They say idle hands are the devil's handiwork, but Rivet's flying fists are no basket of fruit. Last Saturday he beat a merry tattoo on the skull of Dallas' Steve Ott. Tuesday he squared off against a less-than-enthusiastic Ryan Carter of Anaheim.
Rivet won his battles, but the Sharks lost both wars. We'll get back to that intriguing bit of cause-without-effect shortly. For now it's important to note the activity, and to note that this isn't a case of Rivet having a bee under his bonnet. Everybody's doing it.
According to hockeyfights.com, fighting majors are up 27.5 percent in the NHL this season (on top of a 6.6 percent increase last season). Meanwhile, according to data on NHL.com, scoring is down 5.4 percent (on top of a 4.5 percent decrease last season).
There's no easy way to quantify obstruction in the neutral zone other than to say it seems the no-tolerance policy introduced two seasons ago is no longer in play.
"You can definitely see where the refs have eased off the obstruction calls," Rivet said Thursday, before the Sharks hosted Phoenix. "There's a lot of things you can do now that you couldn't do two years ago."
Add it all up and it smells a lot like 2003-04, the last season before the lockout. To refresh
Yes? Not necessarily, Rivet said.
"I think any time you see a Stanley Cup champion," he said, "and Anaheim just won the Cup, all the players take note of how they did it."
The Ducks, in addition to being highly skilled, were birds of prey last season, leading the NHL with 71 fighting majors.
"As far as goal scoring," Rivet said, "I think that teams are starting to understand the game with no red line."
Sharks general manager Doug Wilson sees the laws of physics at work. You know -- action, reaction. Starting with the salary cap, which brings parity.
"You can't look at the schedule anymore and say, 'That's an easy game,'" Wilson said.
The L.A. Kings thank you for the gratuitous compliment. But we digress.
And with parity comes an emphasis on defense, Wilson said, "because it's easier to coach." The latest tactic, you may have noticed, is to meet attacking teams at the blue line, then collapse five defenders around the net. It's riveting stuff.
The physicality is in part an outgrowth of the unbalanced schedule. For example: On Saturday the Sharks will play Anaheim for the third time in seven days. Familiarity breeds contempt -- and in the case of Anaheim's George Parros, the NHL's fighting major meister two seasons ago, a stinging right cross.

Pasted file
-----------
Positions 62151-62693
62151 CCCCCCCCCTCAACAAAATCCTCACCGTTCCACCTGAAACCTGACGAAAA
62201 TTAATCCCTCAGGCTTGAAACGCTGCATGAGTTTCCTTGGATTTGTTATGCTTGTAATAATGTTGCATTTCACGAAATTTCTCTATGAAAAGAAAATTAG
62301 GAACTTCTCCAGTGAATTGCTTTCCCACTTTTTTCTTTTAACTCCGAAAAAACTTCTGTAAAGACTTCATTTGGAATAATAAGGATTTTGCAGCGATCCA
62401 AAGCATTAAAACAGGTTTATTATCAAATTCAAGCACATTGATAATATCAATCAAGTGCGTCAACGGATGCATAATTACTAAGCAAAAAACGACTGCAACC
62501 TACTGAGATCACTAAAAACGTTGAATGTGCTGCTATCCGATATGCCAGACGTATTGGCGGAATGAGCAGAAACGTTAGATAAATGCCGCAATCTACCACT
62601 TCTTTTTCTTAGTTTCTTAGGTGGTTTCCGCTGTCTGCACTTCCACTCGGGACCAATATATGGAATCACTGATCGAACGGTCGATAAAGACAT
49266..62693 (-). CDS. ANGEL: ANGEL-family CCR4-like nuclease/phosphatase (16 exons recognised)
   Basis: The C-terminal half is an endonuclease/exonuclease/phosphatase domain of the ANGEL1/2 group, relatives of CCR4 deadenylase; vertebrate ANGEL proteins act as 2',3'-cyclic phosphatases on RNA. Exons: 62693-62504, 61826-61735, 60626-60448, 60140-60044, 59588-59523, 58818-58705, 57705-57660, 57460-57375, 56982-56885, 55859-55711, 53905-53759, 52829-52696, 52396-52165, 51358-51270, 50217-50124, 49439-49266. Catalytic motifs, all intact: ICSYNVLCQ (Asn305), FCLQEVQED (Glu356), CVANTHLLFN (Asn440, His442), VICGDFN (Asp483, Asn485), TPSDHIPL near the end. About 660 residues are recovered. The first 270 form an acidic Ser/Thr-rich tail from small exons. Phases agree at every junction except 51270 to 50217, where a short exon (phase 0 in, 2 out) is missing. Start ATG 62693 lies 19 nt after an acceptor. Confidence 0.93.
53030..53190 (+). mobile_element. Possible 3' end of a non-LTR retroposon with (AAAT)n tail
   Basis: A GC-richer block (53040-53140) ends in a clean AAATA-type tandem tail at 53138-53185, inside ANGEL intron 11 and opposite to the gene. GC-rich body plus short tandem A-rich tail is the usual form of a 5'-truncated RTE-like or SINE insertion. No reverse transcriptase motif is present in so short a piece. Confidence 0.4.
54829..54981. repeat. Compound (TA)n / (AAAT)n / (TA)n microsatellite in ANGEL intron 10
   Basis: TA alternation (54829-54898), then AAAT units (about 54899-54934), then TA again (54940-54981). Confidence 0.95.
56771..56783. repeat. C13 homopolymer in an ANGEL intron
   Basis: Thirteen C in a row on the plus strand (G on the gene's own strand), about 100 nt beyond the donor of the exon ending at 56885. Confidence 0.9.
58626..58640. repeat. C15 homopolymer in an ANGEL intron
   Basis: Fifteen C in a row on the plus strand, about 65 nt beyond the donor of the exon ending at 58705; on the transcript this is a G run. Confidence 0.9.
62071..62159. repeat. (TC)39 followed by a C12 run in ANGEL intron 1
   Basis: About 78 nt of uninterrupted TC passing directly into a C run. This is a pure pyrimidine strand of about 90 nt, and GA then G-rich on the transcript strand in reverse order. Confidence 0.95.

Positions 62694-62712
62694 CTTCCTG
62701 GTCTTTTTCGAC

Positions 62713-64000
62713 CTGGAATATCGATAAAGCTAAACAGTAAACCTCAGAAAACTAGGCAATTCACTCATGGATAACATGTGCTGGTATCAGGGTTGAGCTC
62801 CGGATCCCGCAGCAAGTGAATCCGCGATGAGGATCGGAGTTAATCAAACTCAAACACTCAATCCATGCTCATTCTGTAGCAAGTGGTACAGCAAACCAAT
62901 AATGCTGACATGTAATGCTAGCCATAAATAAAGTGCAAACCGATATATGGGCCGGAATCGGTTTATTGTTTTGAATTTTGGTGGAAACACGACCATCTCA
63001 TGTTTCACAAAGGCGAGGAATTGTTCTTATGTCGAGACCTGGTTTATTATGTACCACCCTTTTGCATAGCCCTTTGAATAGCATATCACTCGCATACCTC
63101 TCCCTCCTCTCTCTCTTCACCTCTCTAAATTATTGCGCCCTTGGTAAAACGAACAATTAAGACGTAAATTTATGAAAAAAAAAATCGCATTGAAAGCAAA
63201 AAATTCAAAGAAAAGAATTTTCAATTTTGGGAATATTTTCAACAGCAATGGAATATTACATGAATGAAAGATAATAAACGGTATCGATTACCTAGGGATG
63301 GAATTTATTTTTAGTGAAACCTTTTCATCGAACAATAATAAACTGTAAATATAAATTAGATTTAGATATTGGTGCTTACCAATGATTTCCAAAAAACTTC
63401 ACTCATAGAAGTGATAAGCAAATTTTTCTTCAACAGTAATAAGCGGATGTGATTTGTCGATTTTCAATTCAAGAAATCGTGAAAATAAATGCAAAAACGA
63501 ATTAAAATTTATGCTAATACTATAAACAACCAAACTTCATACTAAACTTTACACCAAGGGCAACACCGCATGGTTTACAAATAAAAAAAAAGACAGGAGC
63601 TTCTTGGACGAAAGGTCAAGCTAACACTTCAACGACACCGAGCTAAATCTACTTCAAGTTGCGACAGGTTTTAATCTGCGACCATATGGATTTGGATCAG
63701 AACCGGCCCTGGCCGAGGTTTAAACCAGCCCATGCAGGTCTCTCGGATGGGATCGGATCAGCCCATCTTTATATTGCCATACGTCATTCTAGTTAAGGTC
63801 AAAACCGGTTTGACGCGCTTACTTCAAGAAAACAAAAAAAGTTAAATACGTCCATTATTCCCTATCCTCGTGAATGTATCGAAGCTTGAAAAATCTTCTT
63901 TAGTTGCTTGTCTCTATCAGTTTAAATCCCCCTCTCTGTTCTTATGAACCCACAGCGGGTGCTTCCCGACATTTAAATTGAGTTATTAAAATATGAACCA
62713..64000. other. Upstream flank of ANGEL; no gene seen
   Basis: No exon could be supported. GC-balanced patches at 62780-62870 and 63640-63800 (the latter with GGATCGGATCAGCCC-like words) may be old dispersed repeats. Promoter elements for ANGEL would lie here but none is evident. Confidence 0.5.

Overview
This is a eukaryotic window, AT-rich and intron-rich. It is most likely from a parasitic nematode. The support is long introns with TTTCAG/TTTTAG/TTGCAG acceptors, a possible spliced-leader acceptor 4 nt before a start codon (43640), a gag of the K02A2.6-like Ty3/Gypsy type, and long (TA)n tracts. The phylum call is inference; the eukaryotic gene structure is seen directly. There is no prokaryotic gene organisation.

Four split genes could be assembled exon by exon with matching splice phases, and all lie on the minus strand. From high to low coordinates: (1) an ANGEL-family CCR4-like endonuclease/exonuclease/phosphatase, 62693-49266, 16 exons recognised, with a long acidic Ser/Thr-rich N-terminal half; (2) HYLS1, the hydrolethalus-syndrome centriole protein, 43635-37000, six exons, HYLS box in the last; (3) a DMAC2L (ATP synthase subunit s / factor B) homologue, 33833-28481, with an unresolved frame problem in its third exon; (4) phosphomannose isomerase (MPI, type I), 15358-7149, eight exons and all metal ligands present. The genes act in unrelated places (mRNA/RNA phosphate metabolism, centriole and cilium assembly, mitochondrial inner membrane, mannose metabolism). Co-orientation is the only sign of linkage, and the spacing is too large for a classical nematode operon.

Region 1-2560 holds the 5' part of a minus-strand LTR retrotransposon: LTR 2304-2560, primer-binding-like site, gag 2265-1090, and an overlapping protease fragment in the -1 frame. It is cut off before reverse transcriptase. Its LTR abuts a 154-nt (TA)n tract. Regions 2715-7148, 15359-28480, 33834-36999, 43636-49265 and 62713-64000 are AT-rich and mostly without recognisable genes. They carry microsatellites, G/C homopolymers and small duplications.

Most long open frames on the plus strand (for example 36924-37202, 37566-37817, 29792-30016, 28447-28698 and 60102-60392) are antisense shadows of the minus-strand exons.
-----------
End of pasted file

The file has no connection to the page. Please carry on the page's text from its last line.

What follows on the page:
So this may not be a case of hockey rediscovering its time-tested equilibrium. It could be standard-issue evolution. Or it could, as Wilson suggested, be a cyclical thing.
But if the net effect is an emphasis on physical play and a downturn in offense, the question persists: How does this affect the Sharks?
"I like to think we're the chameleon," Wilson said. "We can play any style."
That's a nice thought, but it doesn't jibe with the assessment of the Sharks from outside the building. From there they are known as a terrific group of players -- big, strong, fast -- when things are going their way. But they also are known as players who, when things aren't going their way, can't summon the will to steer a game back in their direction.
It's not a lack of heart, necessarily. It's a matter of resolve. And here we find ourselves back at the Rivet conundrum. Sure, his recent pummelings were instantly gratifying. But they didn't seem to carry much inspirational value.
You can find an arched eyebrow or two inside the building as well. Coach Ron Wilson frequently comments on the Sharks' inability to overcome adversity, to the point where it would behoove him to keep preprinted index cards to hand out after bad losses, reading: "One little thing goes wrong, and the wheels come off."
Doug Wilson said shortly before Thursday's opening faceoff that he would rather his team face challenges now instead of sailing through the regular season and encountering them in the playoffs. Well, Merry Christmas to you.
The NHL has taken a turn for the rougher and tougher. Now we see if the Sharks can follow suit.
Contact Gary Peterson at email@example.com.